He was painstaking. Respectful. Patient.
He sat alongside his interview subjects with his notebook open, asking questions, probing slowly but steadily, exploring, in minute detail, the personal and intimate.
He didn’t use a tape-recorder. Instead, he wrote everything down, in longhand.
It was laborious. Full sentences.
He wanted to hear it all – life stories that stretched back in time, ranging across cities and countries, with details about wayward fathers with multiple families and migrant grandparents, until his notebooks were full.
There were many Sir Vidia Naipauls (full name: Vidiadhar Surajprasad Naipaul).
There was the gauche colonial from Trinidad, eking out a living on the margins of literary London; the chronicler of empires in retreat – Conrad’s supposed heir; a Western cheerleader fearful of man’s primordial and atavistic nature and then, much later, the supercilious, tweed jacket-wearing cultural grandee.
Throughout them all, the self-effacing, travel writer-cum-collector of stories barely merits a mention.
Yet it was this Sir Vidia that I encountered 23 years ago, when he visited Malaysia researching for the sequel to his Muslim world travelogue, Among the Believers: An Islamic Journey.
And it was this man, or rather, his way of working, that was to have such a deep and lasting impact on how I approached my writing.
I didn’t accompany him to all the interviews. I only sat with him when he needed a translator. Those who spoke English, he could manage himself.
I would leave them to talk, sometimes for hours, coming back when they were finished. It was as if he was immersing himself in their lives, accumulating stories – colour and nuances – until V.S. Naipaul, the man was submerged, weighed down and almost obliterated by the sheer mass of details.
Years later when I read his book Finding the Centre: Two Narratives (the essays outlined the way he researched and wrote), I began to understand that his approach – this endless looping back in search of some kind of order or centre or home – was an intrinsic part of his search for the truth. It also revealed a surprising gentleness and yes, even humility about a man who by the time I met him had acquired an unparalleled reputation for irritability and self-centredness.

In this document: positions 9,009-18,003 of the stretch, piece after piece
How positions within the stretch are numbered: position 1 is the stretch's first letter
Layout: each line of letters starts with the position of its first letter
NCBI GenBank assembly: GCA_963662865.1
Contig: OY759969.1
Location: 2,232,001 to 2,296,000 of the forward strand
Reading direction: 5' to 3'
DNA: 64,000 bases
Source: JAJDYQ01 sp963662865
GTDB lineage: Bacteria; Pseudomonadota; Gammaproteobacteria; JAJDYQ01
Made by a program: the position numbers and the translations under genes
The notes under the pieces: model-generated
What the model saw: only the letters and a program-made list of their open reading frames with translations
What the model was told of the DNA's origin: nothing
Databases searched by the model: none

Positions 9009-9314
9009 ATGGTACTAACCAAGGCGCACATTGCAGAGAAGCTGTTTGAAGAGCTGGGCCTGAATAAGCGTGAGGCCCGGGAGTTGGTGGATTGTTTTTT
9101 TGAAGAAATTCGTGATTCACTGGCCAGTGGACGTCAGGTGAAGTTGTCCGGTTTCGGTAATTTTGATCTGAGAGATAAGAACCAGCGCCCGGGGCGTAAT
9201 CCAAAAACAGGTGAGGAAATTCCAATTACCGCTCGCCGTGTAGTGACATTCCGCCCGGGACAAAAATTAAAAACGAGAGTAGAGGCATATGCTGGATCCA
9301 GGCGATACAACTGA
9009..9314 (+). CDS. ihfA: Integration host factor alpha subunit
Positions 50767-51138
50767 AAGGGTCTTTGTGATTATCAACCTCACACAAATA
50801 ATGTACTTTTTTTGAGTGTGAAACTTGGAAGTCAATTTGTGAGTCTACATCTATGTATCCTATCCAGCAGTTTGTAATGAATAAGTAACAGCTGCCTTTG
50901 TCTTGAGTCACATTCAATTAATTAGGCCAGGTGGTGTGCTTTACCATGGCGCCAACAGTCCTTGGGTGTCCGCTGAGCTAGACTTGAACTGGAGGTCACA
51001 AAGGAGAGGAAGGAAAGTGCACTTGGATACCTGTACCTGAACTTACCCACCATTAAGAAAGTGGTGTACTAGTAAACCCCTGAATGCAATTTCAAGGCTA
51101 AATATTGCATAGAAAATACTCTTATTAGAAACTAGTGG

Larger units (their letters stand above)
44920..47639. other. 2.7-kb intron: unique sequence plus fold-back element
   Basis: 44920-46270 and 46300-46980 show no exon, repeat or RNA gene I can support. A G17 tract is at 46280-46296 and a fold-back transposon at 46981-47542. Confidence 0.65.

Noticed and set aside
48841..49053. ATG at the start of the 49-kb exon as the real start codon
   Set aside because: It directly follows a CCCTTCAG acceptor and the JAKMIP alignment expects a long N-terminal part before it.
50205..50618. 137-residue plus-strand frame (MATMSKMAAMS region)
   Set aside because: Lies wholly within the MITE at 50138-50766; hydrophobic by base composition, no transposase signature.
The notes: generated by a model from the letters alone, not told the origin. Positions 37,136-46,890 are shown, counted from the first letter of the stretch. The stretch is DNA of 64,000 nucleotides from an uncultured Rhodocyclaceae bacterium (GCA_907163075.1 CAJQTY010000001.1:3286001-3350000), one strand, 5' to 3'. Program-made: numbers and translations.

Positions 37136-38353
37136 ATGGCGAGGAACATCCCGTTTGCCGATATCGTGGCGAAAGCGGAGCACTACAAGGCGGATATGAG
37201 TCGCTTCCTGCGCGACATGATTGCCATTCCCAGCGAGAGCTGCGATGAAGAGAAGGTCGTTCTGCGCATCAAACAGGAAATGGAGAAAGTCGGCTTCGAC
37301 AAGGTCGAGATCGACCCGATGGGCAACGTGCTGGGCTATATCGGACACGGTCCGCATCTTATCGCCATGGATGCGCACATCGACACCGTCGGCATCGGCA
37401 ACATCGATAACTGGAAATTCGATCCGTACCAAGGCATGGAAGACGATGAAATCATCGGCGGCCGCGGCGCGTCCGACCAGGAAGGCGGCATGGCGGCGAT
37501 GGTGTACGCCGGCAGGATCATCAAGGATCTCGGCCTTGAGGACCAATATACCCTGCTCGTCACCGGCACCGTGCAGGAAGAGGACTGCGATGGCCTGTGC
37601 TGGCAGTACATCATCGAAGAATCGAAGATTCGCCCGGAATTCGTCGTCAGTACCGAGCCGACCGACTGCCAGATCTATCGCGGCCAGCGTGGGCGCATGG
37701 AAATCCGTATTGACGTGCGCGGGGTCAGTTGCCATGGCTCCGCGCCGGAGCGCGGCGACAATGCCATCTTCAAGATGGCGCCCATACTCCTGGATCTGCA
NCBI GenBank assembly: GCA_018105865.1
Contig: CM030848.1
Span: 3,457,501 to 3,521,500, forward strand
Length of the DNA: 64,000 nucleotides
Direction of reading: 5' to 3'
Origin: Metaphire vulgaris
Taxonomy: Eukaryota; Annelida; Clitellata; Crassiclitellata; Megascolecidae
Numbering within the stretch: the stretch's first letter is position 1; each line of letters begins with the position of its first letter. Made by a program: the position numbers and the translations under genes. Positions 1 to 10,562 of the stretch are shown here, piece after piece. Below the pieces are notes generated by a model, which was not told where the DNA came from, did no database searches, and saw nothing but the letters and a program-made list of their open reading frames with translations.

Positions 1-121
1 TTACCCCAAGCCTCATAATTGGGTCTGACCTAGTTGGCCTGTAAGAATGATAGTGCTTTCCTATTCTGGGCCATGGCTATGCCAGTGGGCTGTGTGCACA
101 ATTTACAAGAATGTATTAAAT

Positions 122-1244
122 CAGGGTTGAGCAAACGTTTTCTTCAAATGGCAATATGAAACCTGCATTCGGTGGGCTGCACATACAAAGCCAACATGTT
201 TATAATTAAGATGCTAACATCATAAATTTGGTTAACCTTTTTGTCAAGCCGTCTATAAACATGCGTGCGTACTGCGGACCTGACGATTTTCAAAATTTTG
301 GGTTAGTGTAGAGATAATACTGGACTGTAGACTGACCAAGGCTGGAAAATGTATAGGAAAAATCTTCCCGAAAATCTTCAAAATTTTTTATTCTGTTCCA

The truth was that Naipaul liked people. He found respite in their stories.
What he didn’t like was the rigid theories of belief, the philosophical and religious systems that men and women had erected around their lives. Those, he abhorred and his scorn was vituperative.
His most successful novels were about figures, whether Mohun Biswas or Salim the trader from the East African coast, who tried to assert themselves – their independence and integrity – in the face of these didactic and unforgiving systems.
As I watched him teasing stories, observations, insights and emotions from his interlocutors, I began to realise the significance and relevance of what he was doing.
For Naipaul the author, it was straightforward enough. He had a commission: he needed to comprehend and then write about these non-Arab Muslim lands. To do so, he gathered stories – narratives that would help him map this unfamiliar terrain. But he didn’t just ask about their faith, about their beliefs.
The ordinary and the everyday details of life provided him with the core around which he built his narrative and his argument. In “swallowing” their lives and “consuming” their stories, he was preparing himself to understand their world from the inside out.
By the time I met him in Kuala Lumpur in the mid-90s, I had embarked on my Ceritalah (Tell me a Story) columns. Having observed the way with which he handled his subjects, I found myself doing much the same – especially since I too was starting to travel and with greater frequency across Southeast Asia.
I was bored of listening to politicians and famous people. Tired of their carefully-crafted narratives. I just wanted to sit down with farmers, factory workers and office clerks. It was their lives that really intrigued me, and it was this fascination with listening that took my columns in the resolutely ground-up direction they have since assumed.
I owe an enormous debt of gratitude to a cantankerous old Nobel laureate in literature, who would have hated it if people realised that he was a “softie” deep down inside. But I saw how fascinated – and yes, even distracted – he became as he listened to different stories.
To be fair, the sections on Malaysia from Beyond Belief: Islamic Excursions among the Converted Peoples (the book that he eventually wrote based on the trip I helped with) are a muddle. Still, I like to think that they’re a mess because I reinforced and encouraged his fascination with storytelling to the extent that he lost interest (or focus) in his initial objective: chronicling the growing, global wave of Islamisation.
Maybe in years to come, people will likewise accuse my work of the same messy outcomes, of becoming too obsessed with people’s stories to the detriment of an overarching narrative.
But isn’t that the point?